# More Examples¶

Apart from the examples covered with full tutorials in the previous sections,
the directory `cocotb/examples/`

contains some more smaller modules you may want to take a look at.

## Adder¶

The directory `cocotb/examples/adder/`

contains an `adder`

RTL in both Verilog and VHDL,
an `adder_model`

implemented in Python,
and the cocotb testbench with two defined tests a simple `adder_basic_test()`

and
a slightly more advanced `adder_randomised_test()`

.

This example does not use any `Driver`

, `Monitor`

, or `Scoreboard`

; not even a clock.

## D Flip-Flop¶

The directory `cocotb/examples/dff/`

contains a simple D flip-flop, implemented in both VDHL and Verilog.

The HDL has the data input port `d`

, the clock port `c`

, and the data output `q`

with an initial state of `0`

.
No reset port exists.

The cocotb testbench checks the initial state first, then applies random data to the data input.
The flip-flop output is captured at each rising edge of the clock and compared to the applied input data using a `Scoreboard`

.

The testbench defines a `BitMonitor`

(a sub-class of `Monitor`

) as a pendant to the cocotb-provided `BitDriver`

.
The `BitDriver`

’s `start()`

and `stop()`

methods are used
to start and stop generation of input data.

A `TestFactory`

is used to generate the random tests.

## Matrix Multiplier¶

The directory `cocotb/examples/matrix_multiplier`

contains a module for multiplying two matrices together,
implemented in both **VHDL** and **SystemVerilog**.

The module takes two matrices `a_i`

and `b_i`

as inputs
and provides the resulting matrix `c_o`

as an output.
On each rising clock edge,
`c_o`

is calculated and output.
When input `valid_i`

is high
and `c_o`

is calculated,
`valid_o`

goes high to signal a valid output value.

The testbench defines `MatrixInMonitor`

and `MatrixOutMonitor`

(both sub-classes of `BusMonitor`

)
and a test case `test_multiply`

.

`MatrixInMonitor`

watches for valid input matrices,
then does the multiplication in Python
and stores the result as the expected output matrix.

`MatrixOutMonitor`

watches for valid output matrices
and compares the result to the expected value.

The testbench makes use of `TestFactory`

and random data generators
to test many sets of matrices,
and `Scoreboard`

to compare expected and actual results.

The number of data bits for each entry in the matrices, as well as the row and column counts for each matrix, are configurable in the Makefile.

Note

The example module uses one-dimensional arrays in the port definition to represent the matrices.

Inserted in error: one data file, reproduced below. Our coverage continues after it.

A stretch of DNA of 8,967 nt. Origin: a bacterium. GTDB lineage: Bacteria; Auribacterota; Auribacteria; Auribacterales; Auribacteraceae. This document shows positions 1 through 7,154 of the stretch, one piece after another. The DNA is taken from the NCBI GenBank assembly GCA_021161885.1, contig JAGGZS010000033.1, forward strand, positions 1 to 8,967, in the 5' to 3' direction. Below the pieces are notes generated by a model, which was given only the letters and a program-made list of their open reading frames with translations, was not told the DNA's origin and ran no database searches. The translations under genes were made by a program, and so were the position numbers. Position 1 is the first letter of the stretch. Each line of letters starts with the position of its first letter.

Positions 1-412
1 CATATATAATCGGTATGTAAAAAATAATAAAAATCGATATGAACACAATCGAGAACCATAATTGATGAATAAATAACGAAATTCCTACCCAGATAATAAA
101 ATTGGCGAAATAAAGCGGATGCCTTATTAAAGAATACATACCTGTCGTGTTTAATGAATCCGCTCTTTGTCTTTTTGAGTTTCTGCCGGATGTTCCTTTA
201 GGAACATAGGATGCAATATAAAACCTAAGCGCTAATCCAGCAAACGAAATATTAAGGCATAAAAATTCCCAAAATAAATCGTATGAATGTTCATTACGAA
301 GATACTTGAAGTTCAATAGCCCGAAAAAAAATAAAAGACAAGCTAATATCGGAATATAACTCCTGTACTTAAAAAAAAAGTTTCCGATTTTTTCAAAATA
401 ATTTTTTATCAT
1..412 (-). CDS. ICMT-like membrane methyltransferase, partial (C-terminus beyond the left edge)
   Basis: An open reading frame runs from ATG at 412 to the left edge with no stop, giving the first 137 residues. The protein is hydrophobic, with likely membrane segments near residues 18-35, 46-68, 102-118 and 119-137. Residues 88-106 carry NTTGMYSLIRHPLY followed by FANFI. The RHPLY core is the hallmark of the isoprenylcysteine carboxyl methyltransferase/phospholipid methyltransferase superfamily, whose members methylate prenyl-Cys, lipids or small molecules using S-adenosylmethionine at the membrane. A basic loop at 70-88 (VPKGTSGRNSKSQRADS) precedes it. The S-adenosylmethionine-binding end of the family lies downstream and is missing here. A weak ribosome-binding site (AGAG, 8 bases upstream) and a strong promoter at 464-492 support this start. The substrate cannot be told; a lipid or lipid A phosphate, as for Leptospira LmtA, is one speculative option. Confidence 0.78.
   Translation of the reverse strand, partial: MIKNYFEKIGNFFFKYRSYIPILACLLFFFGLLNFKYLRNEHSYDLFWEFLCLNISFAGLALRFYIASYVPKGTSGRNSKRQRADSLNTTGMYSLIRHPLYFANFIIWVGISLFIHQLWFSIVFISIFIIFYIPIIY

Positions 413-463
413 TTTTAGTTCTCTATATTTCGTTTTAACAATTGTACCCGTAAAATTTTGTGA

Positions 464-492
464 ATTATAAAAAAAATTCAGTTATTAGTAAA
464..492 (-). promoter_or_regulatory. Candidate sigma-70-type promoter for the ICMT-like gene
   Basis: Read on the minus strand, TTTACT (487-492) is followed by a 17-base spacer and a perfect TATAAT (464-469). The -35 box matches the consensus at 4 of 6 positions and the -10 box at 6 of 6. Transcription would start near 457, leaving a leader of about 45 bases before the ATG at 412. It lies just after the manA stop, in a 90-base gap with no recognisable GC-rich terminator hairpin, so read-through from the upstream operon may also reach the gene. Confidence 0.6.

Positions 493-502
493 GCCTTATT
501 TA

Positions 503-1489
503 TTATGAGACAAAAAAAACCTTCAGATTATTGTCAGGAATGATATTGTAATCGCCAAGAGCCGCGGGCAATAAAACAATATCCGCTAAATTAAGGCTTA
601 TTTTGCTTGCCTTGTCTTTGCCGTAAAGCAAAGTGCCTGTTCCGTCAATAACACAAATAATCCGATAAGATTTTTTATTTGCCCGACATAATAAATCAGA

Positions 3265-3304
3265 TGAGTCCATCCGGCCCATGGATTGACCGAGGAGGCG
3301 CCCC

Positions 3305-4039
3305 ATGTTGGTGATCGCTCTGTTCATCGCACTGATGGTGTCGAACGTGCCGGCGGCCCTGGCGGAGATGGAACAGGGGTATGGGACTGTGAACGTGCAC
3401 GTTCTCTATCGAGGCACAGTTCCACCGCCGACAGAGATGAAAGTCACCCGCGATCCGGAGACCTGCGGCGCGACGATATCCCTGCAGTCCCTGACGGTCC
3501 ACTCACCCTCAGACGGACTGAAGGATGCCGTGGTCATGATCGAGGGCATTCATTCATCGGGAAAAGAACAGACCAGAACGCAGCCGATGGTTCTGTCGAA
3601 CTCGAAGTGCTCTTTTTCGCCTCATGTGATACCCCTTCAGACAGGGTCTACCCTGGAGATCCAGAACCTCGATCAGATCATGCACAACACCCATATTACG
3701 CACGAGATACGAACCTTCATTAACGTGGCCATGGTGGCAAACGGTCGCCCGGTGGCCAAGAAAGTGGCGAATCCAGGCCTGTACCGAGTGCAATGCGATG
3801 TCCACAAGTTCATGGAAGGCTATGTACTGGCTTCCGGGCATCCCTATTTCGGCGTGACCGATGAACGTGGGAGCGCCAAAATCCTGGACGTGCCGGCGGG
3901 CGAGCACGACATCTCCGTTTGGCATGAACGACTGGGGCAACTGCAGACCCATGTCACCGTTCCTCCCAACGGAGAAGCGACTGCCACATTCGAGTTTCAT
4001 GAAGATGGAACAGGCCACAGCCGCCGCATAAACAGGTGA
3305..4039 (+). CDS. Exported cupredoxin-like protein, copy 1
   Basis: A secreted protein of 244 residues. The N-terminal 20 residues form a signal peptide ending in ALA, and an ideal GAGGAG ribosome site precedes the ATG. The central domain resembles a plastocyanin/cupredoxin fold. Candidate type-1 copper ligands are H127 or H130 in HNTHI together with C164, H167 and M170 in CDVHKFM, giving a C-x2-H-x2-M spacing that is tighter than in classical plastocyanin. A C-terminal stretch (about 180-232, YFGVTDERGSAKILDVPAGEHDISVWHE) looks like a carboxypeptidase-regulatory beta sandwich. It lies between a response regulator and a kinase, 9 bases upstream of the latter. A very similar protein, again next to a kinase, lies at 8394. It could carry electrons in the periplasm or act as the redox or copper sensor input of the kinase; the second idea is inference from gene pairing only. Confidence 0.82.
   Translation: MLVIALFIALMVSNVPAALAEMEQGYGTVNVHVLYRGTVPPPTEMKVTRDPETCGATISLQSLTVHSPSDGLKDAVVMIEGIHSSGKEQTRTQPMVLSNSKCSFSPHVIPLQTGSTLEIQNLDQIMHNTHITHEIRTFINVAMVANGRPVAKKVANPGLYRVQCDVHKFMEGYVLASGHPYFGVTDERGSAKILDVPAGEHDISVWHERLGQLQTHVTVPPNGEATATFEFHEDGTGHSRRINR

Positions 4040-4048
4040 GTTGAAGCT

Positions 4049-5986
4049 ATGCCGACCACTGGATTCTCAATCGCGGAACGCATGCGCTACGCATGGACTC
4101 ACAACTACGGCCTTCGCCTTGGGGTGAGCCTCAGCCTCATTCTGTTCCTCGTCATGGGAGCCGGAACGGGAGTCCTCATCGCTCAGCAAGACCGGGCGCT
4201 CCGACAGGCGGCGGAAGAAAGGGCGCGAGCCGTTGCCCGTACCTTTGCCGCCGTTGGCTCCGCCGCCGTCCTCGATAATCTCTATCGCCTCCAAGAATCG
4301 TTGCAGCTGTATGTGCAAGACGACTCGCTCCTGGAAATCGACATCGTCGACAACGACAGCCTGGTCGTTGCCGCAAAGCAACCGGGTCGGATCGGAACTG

## Mean¶

The directory `cocotb/examples/mean/`

contains a module that calculates the mean value of a
data input bus `i`

(with signals `i_data`

and `i_valid`

) and
outputs it on `o`

(with `i_data`

and `o_valid`

).

It has implementations in both VHDL and SystemVerilog.

The testbench defines a `StreamBusMonitor`

(a sub-class of `BusMonitor`

), a clock generator,
a `value_test`

helper coroutine and a few tests.
Test `mean_randomised_test`

uses the `StreamBusMonitor`

to
feed a `Scoreboard`

with the collected transactions on input bus `i`

.

## Mixed Language¶

The directory `cocotb/examples/mixed_language/`

contains two toplevel HDL files,
one in VHDL, one in SystemVerilog, that each instantiate the `endian_swapper`

in
SystemVerilog and VHDL in parallel and chains them together so that the endianness is swapped twice.

Thus, we end up with SystemVerilog+VHDL instantiated in VHDL and SystemVerilog+VHDL instantiated in SystemVerilog.

The cocotb testbench pulls the reset on both instances and checks that they behave the same.

## AXI Lite Slave¶

The directory `cocotb/examples/axi_lite_slave/`

contains …

## Mixed-signal (analog/digital)¶

This example with two different designs shows how cocotb can be used in an analog-mixed signal (AMS) simulation, provided your simulator supports this. Such an AMS setup involves a digital and an analog simulation kernel, and also provides means to transfer data between the digital and the analog domain.

The “-AMS” variants of the common digital HDLs (VHDL-AMS, Verilog-AMS and SystemVerilog-AMS) and languages like Spice can be used to express the analog behavior of your circuit.

Due to limitations of the underlying simulator interfaces (VPI, VHPI, FLI), cocotb cannot directly access the analog domain but has to resort to e.g. HDL helper code. Thus, unlike the other examples, part of this testbench is implemented with cocotb and the helper part with HDL.